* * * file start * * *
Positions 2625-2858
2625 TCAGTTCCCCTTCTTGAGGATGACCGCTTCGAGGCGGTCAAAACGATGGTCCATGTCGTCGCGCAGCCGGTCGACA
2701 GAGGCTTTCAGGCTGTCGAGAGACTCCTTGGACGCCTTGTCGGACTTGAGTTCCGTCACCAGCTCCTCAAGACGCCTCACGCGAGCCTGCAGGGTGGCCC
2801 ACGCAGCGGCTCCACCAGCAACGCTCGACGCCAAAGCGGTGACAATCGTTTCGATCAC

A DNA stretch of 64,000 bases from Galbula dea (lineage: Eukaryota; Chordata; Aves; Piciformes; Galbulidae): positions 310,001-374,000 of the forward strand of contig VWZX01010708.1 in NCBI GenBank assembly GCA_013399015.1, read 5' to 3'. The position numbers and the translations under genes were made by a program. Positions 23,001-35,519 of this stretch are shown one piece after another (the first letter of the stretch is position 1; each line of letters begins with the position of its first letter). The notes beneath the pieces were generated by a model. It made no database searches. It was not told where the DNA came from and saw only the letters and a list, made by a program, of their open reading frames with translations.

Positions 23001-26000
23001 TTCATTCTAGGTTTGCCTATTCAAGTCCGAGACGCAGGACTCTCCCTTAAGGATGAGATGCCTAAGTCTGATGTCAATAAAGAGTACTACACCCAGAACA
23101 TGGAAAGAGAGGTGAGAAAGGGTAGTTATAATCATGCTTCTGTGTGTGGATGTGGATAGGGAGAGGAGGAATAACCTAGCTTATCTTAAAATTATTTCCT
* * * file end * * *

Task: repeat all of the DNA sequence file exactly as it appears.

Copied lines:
Positions 2625-2858
2625 TCAGTTCCCCTTCTTGAGGATGACCGCTTCGAGGCGGTCAAAACGATGGTCCATGTCGTCGCGCAGCCGGTCGACA
2701 GAGGCTTTCAGGCTGTCGAGAGACTCCTTGGACGCCTTGTCGGACTTGAGTTCCGTCACCAGCTCCTCAAGACGCCTCACGCGAGCCTGCAGGGTGGCCC
2801 ACGCAGCGGCTCCACCAGCAACGCTCGACGCCAAAGCGGTGACAATCGTTTCGATCAC

A DNA stretch of 64,000 bases from Galbula dea (lineage: Eukaryota; Chordata; Aves; Piciformes; Galbulidae): positions 310,001-374,000 of the forward strand of contig VWZX01010708.1 in NCBI GenBank assembly GCA_013399015.1, read 5' to 3'. The position numbers and the translations under genes were made by a program. Positions 23,001-35,519 of this stretch are shown one piece after another (the first letter of the stretch is position 1; each line of letters begins with the position of its first letter). The notes beneath the pieces were generated by a model. It made no database searches. It was not told where the DNA came from and saw only the letters and a list, made by a program, of their open reading frames with translations.

Positions 23001-26000
23001 TTCATTCTAGGTTTGCCTATTCAAGTCCGAGACGCAGGACTCTCCCTTAAGGATGAGATGCCTAAGTCTGATGTCAATAAAGAGTACTACACCCAGAACA
23101 TGGAAAGAGAGGTGAGAAAGGGTAGTTATAATCATGCTTCTGTGTGTGGATGTGGATAGGGAGAGGAGGAATAACCTAGCTTATCTTAAAATTATTTCCT